How to split a string containing nested commas-separated substrings

279 views
Skip to first unread message

Robert Dodier

unread,
Jun 18, 2008, 1:19:57 PM6/18/08
to
Hello,

I'd like to split a string by commas, but only at the "top level" so
to speak. An element can be a comma-less substring, or a
quoted string, or a substring which looks like a function call.
If some element contains commas, I don't want to split it.

Examples:

'foo, bar, baz' => 'foo' 'bar' 'baz'
'foo, "bar, baz", blurf' => 'foo' 'bar, baz' 'blurf'
'foo, bar(baz, blurf), mumble' => 'foo' 'bar(baz, blurf)' 'mumble'

Can someone suggest a suitable regular expression or other
method to split such strings?

Thank you very much for your help.

Robert

Matimus

unread,
Jun 18, 2008, 1:54:29 PM6/18/08
to

You might look at the shlex module. It doesn't get you 100%, but its
close:

>>> shlex.split('foo, bar, baz')
['foo,', 'bar,', 'baz']
>>> shlex.split( 'foo, "bar, baz", blurf')
['foo,', 'bar, baz,', 'blurf']
>>> shlex.split('foo, bar(baz, blurf), mumble')
['foo,', 'bar(baz,', 'blurf),', 'mumble']

Using a RE will be tricky, especially if it is possible to have
recursive nesting (which by definition REs can't handle). For a real
general purpose solution you will need to create a custom parser.
There are a couple modules out there that can help you with that.

pyparsing is one: http://pyparsing.wikispaces.com/

Matt

Cédric Lucantis

unread,
Jun 18, 2008, 2:12:33 PM6/18/08
to pytho...@python.org
Hi,

I'd do something like this (note that it doesn't check for quote/parenthesis
mismatch and removes _all_ the quotes) :

def mysplit (string) :
pardepth = 0
quote = False
ret = ['']

for car in string :

if car == '(' : pardepth += 1
elif car == ')' : pardepth -= 1
elif car in ('"', "'") :
quote = not quote
car = '' # just if you don't want to keep the quotes

if car in ', ' and not (pardepth or quote) :
if ret[-1] != '' : ret.append('')
else :
ret[-1] += car

return ret

# test
for s in ('foo, bar, baz',
'foo, "bar, baz", blurf',
'foo, bar(baz, blurf), mumble') :
print "'%s' => '%s'" % (s, mysplit(s))

# result
'foo, bar, baz' => '['foo', 'bar', 'baz']'
'foo, "bar, baz", blurf' => '['foo', 'bar, baz', 'blurf']'
'foo, bar(baz, blurf), mumble' => '['foo', 'bar(baz, blurf)', 'mumble']'


--
Cédric Lucantis

Paul McGuire

unread,
Jun 18, 2008, 3:05:42 PM6/18/08
to

tests = """\
foo, bar, baz


foo, "bar, baz", blurf

foo, bar(baz, blurf), mumble""".splitlines()


from pyparsing import Word, alphas, alphanums, Optional, \
Group, delimitedList, quotedString

ident = Word(alphas+"_",alphanums+"_")
func_call = Group(ident + "(" + Optional(Group(delimitedList(ident)))
+ ")")

listItem = func_call | ident | quotedString

for t in tests:
print delimitedList(listItem).parseString(t).asList()


Prints:

['foo', 'bar', 'baz']

['foo', '"bar, baz"', 'blurf']

['foo', ['bar', '(', ['baz', 'blurf'], ')'], 'mumble']


-- Paul

Matimus

unread,
Jun 18, 2008, 4:55:07 PM6/18/08
to

Following up to my own post, Here is a working example that uses the
built-in _ast module. I posted something similar the other day. This
uses pythons own internal parser to do it for you. It works in this
case because, at least from what you have posted, your syntax doesn't
violate python syntax.

[code]
import _ast

def eval_tuple(text):
""" Evaluate a string representing a tuple of strings, names and
calls,
returns a tuple of strings.
"""

ast = compile(text, "<string>", 'eval', _ast.PyCF_ONLY_AST)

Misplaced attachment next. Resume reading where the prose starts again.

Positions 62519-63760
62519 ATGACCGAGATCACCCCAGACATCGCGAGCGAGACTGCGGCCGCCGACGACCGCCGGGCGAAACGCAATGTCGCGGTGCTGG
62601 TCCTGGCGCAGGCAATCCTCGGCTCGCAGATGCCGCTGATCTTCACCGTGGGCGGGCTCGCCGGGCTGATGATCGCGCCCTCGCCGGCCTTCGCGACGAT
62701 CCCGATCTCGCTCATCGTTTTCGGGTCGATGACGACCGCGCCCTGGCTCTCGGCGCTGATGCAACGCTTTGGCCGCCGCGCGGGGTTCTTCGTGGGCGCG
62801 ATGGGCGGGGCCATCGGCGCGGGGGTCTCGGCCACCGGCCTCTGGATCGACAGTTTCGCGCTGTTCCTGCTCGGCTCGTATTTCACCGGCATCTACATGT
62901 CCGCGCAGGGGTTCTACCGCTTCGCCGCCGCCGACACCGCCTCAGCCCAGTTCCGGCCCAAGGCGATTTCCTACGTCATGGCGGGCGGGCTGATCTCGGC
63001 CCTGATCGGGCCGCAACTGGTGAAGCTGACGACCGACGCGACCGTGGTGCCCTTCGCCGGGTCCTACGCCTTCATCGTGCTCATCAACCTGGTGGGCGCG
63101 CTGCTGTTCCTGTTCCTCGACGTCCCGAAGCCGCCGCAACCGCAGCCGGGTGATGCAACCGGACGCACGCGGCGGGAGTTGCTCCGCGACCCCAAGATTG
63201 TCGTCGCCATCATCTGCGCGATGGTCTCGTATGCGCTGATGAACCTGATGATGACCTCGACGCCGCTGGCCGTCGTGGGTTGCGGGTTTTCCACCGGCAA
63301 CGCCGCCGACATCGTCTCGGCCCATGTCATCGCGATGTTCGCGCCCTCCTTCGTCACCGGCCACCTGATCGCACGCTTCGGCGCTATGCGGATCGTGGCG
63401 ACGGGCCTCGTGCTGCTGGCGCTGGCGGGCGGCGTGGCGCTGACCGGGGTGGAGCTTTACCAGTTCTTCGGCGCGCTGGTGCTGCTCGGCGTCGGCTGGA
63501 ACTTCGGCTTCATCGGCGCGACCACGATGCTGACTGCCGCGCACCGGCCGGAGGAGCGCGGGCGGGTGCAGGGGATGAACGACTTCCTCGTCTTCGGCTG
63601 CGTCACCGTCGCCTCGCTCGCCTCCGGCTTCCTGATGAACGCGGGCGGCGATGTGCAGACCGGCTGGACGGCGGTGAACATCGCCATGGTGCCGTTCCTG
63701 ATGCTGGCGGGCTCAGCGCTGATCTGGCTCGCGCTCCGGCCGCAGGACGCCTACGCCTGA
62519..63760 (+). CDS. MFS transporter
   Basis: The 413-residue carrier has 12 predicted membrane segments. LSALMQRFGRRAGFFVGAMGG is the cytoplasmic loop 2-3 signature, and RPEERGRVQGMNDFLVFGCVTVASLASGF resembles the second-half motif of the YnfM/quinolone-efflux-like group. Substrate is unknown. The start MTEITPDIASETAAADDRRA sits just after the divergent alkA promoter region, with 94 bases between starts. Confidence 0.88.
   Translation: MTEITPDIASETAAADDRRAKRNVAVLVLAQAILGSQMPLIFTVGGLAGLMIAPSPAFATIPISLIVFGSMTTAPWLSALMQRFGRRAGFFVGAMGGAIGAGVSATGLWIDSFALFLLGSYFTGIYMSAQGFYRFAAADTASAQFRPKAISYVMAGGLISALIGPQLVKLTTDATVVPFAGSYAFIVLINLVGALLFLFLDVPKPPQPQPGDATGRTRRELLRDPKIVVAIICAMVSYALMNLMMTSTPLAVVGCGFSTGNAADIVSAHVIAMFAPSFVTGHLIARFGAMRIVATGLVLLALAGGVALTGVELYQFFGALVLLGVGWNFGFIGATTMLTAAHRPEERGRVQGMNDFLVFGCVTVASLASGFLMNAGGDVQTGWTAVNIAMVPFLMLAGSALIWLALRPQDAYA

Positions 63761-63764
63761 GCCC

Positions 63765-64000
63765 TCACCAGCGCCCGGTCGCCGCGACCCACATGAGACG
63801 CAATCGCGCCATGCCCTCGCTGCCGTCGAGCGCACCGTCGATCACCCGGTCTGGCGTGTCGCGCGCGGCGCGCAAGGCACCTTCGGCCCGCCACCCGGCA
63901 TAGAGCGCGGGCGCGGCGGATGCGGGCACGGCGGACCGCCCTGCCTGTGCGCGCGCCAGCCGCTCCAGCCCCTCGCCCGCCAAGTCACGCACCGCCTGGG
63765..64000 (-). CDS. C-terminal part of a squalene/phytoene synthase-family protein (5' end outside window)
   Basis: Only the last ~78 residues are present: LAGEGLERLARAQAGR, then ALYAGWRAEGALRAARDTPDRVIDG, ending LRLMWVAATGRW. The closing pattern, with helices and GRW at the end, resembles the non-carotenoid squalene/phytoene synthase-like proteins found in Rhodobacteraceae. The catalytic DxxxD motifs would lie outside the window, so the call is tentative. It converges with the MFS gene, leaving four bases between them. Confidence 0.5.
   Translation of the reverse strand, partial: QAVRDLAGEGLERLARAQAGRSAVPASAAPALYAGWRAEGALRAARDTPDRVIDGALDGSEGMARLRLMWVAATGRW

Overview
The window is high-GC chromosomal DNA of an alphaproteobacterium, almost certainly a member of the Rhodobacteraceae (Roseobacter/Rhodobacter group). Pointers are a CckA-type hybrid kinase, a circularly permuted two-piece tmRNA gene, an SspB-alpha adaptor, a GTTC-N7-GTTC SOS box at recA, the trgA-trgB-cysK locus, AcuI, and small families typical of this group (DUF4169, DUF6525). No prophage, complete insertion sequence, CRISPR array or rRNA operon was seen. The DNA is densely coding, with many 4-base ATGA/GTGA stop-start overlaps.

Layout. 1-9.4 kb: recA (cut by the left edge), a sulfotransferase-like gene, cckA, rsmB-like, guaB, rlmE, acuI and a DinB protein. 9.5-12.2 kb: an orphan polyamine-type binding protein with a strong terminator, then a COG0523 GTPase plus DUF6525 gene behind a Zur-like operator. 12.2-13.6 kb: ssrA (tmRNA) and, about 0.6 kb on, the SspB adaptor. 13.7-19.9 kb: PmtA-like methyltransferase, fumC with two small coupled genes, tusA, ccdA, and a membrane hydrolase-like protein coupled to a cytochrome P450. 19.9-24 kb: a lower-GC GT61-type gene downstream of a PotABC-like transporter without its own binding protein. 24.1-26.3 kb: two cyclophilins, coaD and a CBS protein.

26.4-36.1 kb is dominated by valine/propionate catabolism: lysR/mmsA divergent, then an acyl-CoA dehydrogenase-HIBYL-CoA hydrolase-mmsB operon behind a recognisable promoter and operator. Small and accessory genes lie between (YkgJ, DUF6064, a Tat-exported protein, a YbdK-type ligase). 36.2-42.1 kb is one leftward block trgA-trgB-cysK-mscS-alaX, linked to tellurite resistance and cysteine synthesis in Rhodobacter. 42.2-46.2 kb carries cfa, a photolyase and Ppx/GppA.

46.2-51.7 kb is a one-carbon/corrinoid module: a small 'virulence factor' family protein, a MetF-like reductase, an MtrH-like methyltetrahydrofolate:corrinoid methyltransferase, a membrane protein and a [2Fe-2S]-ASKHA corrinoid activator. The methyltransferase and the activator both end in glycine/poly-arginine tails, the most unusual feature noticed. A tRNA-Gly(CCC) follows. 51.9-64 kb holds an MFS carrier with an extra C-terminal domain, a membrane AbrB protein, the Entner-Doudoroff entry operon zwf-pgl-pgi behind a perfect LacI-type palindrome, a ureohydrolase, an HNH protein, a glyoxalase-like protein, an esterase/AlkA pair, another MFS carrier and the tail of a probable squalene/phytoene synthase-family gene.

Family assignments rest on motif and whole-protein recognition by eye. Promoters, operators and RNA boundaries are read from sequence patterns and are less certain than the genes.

return _traverse(ast.body)

def _traverse(ast):
""" Traverse the AST returning string representations of tuples
strings
names and calls.
"""
if isinstance(ast, _ast.Tuple):
return tuple(_traverse(el) for el in ast.elts)
elif isinstance(ast, _ast.Str):
return ast.s
elif isinstance(ast, _ast.Name):
return ast.id
elif isinstance(ast, _ast.Call):
name = ast.func.id
args = [_traverse(x) for x in ast.args]
return "%s(%s)"%(name, ", ".join(args))
raise SyntaxError()

examples = [
('foo, bar, baz', ('foo', 'bar', 'baz')),
('foo, "bar, baz", blurf', ('foo', 'bar, baz', 'blurf')),
('foo, bar(baz, blurf), mumble', ('foo', 'bar(baz, blurf)',
'mumble')),
]

def test():
for text, expected in examples:
print "trying %r => %r"%(text, expected)
result = eval_tuple(text)
if result == expected:
print "PASS"
else:
print "FAIL, GOT: %r"%result

if __name__ == "__main__":
test()
[/code]

Matt

mario

unread,
Jun 25, 2008, 2:30:56 AM6/25/08
to
I have actually highlighted a small neat recipe for doing such
unpacking, that I use for parsing arbitrary parameters in Evoque
Templating. I never needed to handle "callable" parameters though, as
you do in your 3rd string example, so the little "unpack_symbol"
recipe I have publiched earlier does not handle it... anyhow, what I
referring to are:

Evoque Templating: http://evoque.gizmojo.org/
Code highlight: http://gizmojo.org/code/unpack_symbol/

However, a little variation of the aboverecipe can do what you are
looking for, in a rather cute way. The difference is to make the
original recipe handle "callable strings", and I achieve this by
modifying the recipe like so:


class callable_str(str):
def __call__(s, *args):
return s+str(args)

class _UnpackGlobals(dict):
def __getitem__(self, name):
return callable_str(name)

def unpack_symbol(symbol, globals=_UnpackGlobals()):
""" If compound symbol (list, tuple, nested) unpack to atomic
symbols """
return eval(symbol, globals, None)


Now, calling unpack_symbol() on each sample string gives the following
tuple of strings:

>>> unpack_symbol('foo, bar, baz')


('foo', 'bar', 'baz')

>>> unpack_symbol('foo, "bar, baz", blurf')


('foo', 'bar, baz', 'blurf')

>>> unpack_symbol('foo, bar(baz, blurf), mumble')
('foo', "bar('baz', 'blurf')", 'mumble')
>>>


Mario Ruggier

Reply all
Reply to author
Forward
0 new messages